Honestly, if the authors are interested in positive environmental outcomes and distributional justice, then maybe they should just be campaigning for massive federal subsidies for mass transportation to the point where it's free for everyone.


What did they expect: Evs and PV systems and insulation are all cash intensive with big up-front payments. Only the rich can afford them easily.
You would have to combine the grants with a payment scheme to enable the poorer sections of society to benefit.
+ the poorest don't own their houses, so PV and insulation are probably out, and but used cars, so Evs are also out.

It depends on what you are trying to do:
if you are just trying to increase the market for EVs, it can be seen as a success - if you are trying to spread EVs through all strata of society, it has failed - but why would you do that ? The early adopters are typically richer people with money to spare.


Low- to zero-interest loans with easier-than-typical terms (including 90-day no-cost returns) and low credit quality may be the only way to get these systems out there for the middle three quintiles. Couple that with home installation (for EV fast charge systems) and guaranteed limited time offsite recharge rates at widespread stations and you are not only empowering the owner (some may say underwriting) you are establishing an ecosystem of work for Contractors and EV station developers. Finance the ecosystem not only the front line consumers - Tesla knows this.

Account Deleted

Everybody high and low benefit from zero pollution vehicles as they do not pollute the air and climate that we all depend on. That said a more social just incentive system for propagating zero pollution cars would be to outlaw sales of polluting cars if they cost more than say 70,000 USD. Automakers in non-compliance should be fined say 20,000 USD per car sold that cost over 70,000 USD and still using a polluting combustion engine. Over time the selling price that will trigger a ban on polluting vehicles should be lowered as battery prices (or fuel cell cars) falls in price thereby enable car makers to switch to zero pollution vehicles without large extra costs for car buyers.

The fine feature about the suggested solution is that taxpayers are not involved so it cannot be socially unjust. Also people that can afford a 70,000 USD car can also afford to have it zero emission. There is really no excuse for allowing expensive cars that pollute.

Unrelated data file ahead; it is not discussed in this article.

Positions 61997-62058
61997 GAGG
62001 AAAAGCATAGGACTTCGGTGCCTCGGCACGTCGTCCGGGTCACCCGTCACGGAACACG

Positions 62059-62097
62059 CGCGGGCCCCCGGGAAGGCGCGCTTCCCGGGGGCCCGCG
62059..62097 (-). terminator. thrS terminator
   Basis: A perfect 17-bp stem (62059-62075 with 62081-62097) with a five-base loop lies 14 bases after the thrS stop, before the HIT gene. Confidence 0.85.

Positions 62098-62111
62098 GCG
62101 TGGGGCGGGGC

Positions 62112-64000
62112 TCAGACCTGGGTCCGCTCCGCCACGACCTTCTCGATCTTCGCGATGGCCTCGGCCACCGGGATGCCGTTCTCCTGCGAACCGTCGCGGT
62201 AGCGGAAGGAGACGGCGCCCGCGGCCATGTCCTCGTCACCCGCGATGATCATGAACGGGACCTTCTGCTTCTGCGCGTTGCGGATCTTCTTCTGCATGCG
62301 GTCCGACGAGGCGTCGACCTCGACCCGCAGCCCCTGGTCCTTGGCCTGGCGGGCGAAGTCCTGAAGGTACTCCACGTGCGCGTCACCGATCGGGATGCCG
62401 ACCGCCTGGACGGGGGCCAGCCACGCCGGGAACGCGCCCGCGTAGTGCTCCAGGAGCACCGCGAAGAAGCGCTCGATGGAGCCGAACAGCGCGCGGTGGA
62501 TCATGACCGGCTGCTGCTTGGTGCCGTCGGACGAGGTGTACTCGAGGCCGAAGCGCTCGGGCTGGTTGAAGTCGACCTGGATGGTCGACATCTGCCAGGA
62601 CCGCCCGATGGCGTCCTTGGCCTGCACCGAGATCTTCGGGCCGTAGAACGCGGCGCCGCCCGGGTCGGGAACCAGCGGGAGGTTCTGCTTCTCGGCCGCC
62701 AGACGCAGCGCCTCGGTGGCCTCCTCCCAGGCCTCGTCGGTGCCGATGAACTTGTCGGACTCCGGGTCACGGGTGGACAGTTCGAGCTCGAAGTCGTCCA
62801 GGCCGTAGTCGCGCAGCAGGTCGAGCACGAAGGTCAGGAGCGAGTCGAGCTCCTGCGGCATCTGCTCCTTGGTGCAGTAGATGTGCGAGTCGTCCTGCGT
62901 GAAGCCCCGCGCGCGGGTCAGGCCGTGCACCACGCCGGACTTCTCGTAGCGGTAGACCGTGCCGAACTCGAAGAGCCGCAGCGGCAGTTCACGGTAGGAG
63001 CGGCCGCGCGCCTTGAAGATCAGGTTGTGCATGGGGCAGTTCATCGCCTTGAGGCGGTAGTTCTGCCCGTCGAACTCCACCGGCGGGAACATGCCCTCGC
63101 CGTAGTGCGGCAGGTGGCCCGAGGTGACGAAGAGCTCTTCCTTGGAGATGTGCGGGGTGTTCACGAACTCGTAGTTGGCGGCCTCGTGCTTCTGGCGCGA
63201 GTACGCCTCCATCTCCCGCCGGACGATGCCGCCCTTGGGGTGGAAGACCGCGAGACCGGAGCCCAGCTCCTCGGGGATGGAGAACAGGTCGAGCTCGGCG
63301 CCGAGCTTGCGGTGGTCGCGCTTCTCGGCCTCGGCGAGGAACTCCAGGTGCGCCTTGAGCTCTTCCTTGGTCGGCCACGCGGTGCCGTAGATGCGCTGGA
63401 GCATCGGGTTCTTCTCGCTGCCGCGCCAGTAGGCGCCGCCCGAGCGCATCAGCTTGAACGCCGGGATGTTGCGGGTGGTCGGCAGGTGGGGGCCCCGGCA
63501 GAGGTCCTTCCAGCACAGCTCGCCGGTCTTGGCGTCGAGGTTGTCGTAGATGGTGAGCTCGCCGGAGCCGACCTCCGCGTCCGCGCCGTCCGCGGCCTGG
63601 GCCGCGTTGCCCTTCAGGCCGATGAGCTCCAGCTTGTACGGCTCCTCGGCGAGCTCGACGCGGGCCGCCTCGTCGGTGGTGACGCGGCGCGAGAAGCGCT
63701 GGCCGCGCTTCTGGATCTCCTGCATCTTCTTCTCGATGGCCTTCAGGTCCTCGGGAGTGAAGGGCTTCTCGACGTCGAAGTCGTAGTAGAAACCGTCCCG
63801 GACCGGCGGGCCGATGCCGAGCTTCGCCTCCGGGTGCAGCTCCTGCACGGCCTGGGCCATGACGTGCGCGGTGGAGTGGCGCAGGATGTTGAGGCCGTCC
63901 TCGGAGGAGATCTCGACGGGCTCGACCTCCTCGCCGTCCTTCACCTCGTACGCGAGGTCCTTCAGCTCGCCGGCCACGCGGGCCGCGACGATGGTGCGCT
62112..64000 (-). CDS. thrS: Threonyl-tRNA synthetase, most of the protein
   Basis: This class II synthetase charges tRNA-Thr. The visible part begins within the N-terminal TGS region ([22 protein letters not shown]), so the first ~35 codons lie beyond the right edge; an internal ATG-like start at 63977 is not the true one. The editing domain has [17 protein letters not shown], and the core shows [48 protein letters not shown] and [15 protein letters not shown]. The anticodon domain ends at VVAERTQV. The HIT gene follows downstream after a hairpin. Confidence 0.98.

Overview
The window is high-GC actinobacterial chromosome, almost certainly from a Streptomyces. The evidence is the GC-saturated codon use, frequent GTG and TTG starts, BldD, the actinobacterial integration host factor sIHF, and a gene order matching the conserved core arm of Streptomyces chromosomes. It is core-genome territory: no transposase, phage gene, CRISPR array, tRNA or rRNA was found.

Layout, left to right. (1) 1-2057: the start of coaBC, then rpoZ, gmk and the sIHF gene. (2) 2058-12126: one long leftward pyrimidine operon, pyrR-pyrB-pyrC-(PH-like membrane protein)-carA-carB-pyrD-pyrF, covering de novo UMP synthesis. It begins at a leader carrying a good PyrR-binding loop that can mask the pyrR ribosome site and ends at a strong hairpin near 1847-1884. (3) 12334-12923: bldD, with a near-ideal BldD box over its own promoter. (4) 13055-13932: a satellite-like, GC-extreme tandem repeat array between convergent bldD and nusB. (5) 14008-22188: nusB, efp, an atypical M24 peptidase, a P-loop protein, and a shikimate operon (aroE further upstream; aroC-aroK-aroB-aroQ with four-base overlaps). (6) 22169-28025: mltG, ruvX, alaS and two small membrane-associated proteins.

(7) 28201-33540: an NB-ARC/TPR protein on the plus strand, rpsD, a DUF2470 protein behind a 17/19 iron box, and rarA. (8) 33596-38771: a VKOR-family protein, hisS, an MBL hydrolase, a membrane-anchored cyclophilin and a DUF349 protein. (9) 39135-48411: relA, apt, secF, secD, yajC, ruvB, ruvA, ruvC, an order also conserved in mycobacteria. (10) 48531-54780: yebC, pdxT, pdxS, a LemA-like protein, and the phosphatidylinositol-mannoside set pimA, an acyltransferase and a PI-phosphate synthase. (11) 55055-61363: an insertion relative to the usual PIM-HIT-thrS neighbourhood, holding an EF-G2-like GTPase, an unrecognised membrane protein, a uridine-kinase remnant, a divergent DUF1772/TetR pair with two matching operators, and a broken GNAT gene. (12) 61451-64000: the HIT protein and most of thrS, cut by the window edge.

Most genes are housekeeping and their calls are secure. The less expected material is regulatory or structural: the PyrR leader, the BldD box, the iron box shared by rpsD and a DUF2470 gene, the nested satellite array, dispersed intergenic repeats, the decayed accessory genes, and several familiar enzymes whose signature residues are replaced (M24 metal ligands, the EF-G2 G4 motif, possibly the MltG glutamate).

The other thing is that when self driving cars arrives everything will go BEV anyway as this is the lowest cost technology when operating a self driving taxi at 100,000 miles per year. So the problem will disappear.


The authors are nitwits! By providing the incentive as a tax credit rather than a rebate, the government is excluding everyone who pays no taxes, including retired people (such as myself) who own their houses and cars outright, and are living off their savings. I am a big EV fan, and can afford to buy one, but I refuse to pay $10K more for an EV than what people with big incomes would pay for the same car. That's socially unjust.


Tax credits and initial purchase incentives benefit (mostly) the wealthiest 10% who can afford to invest and/or who pay higher rate income taxes.

To reverse this unwanted effect, a sliding scale could be used, whereas maximum benefits would apply to very low income earners (up to $20K to $30K or so) and sliding lower benefits for higher income earners ($30K to $130k/year) and zero benefits for high income earners (above $130K/year) or so. ALL income should be used including capital gains, dividends, interest, lotto gains, other benefits etc.


My personal belief is that they should have done upfront rebates, limited it to those making less than 75K a year or something fairly rational.

It makes no sense to me to have "tax refunds" for people trying to purchase a $100K car. So cap the rebate to cars/trucks 30% above the mean price of that size segment(such as A,B,C/D, LT cars and trucks).

Again, I think this program only benefited those who could purchase the vehicles regardless of incentives. You still have the full price of the vehicle to cope with, you may just get some money back on your taxes.

Leasing, is where this program actually helped. It allowed ordinary middle class to get into Leafs and Foci that would have ordinarily been a stretch for them, as the rebates were upfront at the time of signing.

I'm still hoping for those $54/Kwh batteries to hit mass production in 8 years so I can get an EV-SUV with some great range.

ChrisL, one way to get the credit (and a great deal) is to lease. Leases are usually more expensive, but not for EVs, because in most cases, the leasing company passes the $7,500 credit through to the purchaser in the form of a Cap Cost Reduction or at very least a smaller residual.

Nine EVs can be leased for less than $200 per month, some for as little as $139. For anyone saving more than that in their monthly fuel bill, these are "free" cars (pay petrol bill or pay lease payment) For folks with older cars, an especially good deal - no maintenance cost for the first three years (possibly tire rotation, free at Discount Tire).

I know a lot of people like to own outright and pay cash. I own most of my vehicles too. But the lease deals are really, really good if you're ditching a gasser.

Neal G wrote a great article on the subject in the current issue of ECI. Includes tables with detailed numbers for over a dozen EVs. On the newsstand or at Apple iBookstore.